They had a relatively civilised exchange about the Government’s forthcoming mica redress Bill with just a minor dig from the Minister about his Opposition shadow not responding to his requests to engage with him directly on the issue, despite publicly stating that he would. “And that is fine, that is your wont and that’s okay.” Ó Broin accused him of “petty point-scoring”.
Cian O’Callaghan of the Social Democrats also accused him of going on the attack when he asked him if the Government would ban investment funds from bulk buying homes, including apartments. Darragh had treated him to a comprehensive rundown of all his great achievements on the housing front, complaining he didn’t get much support from the Social Democrats for his effort. And for the second time, he had to insist he was not trying to score points.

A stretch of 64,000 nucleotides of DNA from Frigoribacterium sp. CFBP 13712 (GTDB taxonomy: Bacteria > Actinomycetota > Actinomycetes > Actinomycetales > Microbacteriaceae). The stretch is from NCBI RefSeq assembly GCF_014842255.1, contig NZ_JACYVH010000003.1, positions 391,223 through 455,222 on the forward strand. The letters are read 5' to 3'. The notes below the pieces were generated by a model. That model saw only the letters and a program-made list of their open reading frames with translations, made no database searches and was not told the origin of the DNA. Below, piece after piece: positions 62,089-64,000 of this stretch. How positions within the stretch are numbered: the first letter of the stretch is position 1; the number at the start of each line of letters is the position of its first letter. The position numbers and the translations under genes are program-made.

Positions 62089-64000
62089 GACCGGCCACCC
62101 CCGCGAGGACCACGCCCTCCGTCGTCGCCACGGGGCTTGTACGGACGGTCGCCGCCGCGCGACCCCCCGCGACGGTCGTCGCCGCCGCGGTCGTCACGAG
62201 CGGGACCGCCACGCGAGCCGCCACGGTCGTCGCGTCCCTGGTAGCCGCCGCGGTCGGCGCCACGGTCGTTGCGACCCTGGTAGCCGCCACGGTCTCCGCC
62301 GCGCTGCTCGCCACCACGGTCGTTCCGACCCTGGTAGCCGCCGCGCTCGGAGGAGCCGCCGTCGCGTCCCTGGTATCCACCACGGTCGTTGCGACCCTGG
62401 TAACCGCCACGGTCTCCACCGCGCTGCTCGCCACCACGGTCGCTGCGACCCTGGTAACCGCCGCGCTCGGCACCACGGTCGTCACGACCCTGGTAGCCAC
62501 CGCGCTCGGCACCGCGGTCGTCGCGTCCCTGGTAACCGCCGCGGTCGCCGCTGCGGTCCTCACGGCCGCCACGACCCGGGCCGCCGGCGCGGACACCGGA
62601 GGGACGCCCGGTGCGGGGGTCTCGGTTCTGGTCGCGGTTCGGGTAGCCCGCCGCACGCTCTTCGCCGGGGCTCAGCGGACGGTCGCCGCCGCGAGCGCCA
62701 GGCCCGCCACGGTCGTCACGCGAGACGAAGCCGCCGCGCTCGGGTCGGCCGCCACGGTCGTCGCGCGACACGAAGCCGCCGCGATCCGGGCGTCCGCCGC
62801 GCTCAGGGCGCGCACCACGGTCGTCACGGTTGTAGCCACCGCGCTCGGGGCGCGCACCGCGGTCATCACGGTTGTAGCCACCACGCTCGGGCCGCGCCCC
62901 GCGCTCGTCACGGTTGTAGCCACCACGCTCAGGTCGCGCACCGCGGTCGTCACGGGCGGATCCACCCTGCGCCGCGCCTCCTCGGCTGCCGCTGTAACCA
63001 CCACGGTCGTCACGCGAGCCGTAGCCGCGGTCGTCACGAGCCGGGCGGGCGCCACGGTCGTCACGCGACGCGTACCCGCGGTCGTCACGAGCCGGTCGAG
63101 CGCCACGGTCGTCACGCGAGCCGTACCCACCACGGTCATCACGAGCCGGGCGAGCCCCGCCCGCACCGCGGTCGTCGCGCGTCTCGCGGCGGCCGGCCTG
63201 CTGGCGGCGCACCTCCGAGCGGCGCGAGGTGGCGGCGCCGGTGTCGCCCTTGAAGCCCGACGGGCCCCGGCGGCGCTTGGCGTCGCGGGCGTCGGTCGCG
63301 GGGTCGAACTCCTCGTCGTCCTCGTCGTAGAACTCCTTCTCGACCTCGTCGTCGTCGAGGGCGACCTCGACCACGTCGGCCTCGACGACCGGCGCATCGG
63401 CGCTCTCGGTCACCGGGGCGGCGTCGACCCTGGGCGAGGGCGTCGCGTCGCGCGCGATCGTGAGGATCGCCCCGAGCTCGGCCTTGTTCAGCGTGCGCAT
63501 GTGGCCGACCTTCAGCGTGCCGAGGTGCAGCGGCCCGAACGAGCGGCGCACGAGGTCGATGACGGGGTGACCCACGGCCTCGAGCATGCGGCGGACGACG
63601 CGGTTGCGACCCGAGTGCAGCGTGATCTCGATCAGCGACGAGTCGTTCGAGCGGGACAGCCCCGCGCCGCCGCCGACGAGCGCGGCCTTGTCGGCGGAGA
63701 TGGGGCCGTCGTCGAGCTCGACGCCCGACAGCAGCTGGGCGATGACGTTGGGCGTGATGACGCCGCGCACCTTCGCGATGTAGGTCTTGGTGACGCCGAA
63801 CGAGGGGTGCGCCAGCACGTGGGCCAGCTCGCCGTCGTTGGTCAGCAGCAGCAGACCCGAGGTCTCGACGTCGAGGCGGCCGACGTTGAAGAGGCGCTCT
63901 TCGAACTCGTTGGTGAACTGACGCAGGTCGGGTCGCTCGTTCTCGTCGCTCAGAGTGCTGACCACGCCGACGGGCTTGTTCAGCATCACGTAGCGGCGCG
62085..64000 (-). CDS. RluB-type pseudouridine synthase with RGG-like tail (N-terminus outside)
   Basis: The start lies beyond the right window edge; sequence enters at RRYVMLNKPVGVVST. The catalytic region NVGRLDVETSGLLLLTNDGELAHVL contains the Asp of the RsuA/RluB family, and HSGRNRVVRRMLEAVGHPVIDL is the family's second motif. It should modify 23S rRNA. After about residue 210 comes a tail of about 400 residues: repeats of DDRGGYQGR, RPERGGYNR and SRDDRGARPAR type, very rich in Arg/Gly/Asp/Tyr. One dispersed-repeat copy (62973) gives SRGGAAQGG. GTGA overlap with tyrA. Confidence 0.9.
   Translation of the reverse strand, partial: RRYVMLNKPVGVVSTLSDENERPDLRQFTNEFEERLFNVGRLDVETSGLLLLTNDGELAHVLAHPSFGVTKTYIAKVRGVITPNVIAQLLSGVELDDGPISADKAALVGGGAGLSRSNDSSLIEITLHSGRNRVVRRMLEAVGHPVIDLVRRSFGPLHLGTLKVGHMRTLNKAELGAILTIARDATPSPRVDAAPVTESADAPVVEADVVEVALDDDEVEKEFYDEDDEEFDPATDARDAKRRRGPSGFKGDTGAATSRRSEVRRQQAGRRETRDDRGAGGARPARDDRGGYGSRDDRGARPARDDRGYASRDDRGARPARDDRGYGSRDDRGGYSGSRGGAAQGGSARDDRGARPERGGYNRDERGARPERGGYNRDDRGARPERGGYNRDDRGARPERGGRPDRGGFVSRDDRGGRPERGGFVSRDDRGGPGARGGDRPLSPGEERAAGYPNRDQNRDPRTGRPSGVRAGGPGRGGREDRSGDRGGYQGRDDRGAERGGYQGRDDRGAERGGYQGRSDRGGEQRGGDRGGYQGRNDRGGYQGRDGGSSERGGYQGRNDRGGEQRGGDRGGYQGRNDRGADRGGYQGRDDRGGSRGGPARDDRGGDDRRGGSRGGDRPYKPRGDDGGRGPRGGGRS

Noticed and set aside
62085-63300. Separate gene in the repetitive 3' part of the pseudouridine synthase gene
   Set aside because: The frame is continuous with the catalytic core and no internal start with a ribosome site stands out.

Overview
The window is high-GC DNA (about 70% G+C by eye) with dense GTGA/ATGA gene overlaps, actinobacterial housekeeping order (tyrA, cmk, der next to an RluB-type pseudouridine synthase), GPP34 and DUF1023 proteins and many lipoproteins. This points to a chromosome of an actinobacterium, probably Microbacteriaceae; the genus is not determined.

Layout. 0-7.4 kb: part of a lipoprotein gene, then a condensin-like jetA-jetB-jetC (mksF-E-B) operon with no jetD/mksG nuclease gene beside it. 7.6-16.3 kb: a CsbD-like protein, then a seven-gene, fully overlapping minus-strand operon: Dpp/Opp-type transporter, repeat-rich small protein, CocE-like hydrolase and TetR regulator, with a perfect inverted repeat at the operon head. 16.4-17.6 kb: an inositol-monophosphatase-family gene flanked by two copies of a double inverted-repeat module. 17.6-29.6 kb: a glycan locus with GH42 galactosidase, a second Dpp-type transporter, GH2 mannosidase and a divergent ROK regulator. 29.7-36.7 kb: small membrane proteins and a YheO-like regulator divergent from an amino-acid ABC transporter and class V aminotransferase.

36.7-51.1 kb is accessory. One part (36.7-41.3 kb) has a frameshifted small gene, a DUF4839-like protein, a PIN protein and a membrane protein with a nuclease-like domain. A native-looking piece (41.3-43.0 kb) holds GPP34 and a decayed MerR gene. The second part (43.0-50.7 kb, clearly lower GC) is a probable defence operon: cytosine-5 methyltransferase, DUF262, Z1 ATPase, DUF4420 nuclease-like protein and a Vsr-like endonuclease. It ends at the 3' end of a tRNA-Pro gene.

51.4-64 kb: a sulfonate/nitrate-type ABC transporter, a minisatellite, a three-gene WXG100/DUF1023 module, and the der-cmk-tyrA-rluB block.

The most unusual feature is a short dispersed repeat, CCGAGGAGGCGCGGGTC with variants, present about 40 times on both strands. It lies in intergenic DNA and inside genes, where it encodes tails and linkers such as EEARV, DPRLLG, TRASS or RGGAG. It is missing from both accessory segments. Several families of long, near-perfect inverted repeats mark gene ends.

“There is no question we are not going to turn this around in a year or two years,” he trumpeted of his plan to solve the housing crisis.
Meanwhile, we had to wait for Aontú's Peadar Tóibín to get to what Minister for Public Expenditure Michael McGrath described last year as “the last of the Fempi tail”, referring to the ending of the Financial Emergency Measures in the Public Interest introduced in the wake of the 2008 crash.
The Restoration Age has now arrived for the crème de la crème, who had to wait a couple of years for their remuneration to come back to pre-austerity levels while people on lower grades were dealt with first. It must be a sickener for the many public servants who saw their meagre salaries cut and are now trying to eke out their extra few bob from the reversal of Fempi to hear talk about restoring the pay of people who were trying to make ends meet on more than €150,000 a year to “pre-austerity” rates.
Peadar invoked the names of the handsomely salaried head of the Department of Health, Robert Watt, and Health Service Executive boss Paul Reid. He reckoned Reid would get a pay increase of “potentially €50,000, on top of €411,000″ as a result of these changes. “How is that fair when the health service is in the crisis it is in?”
From stagflation to fatcatflation.
“There’s never a problem with chasing inflation when it comes to them.”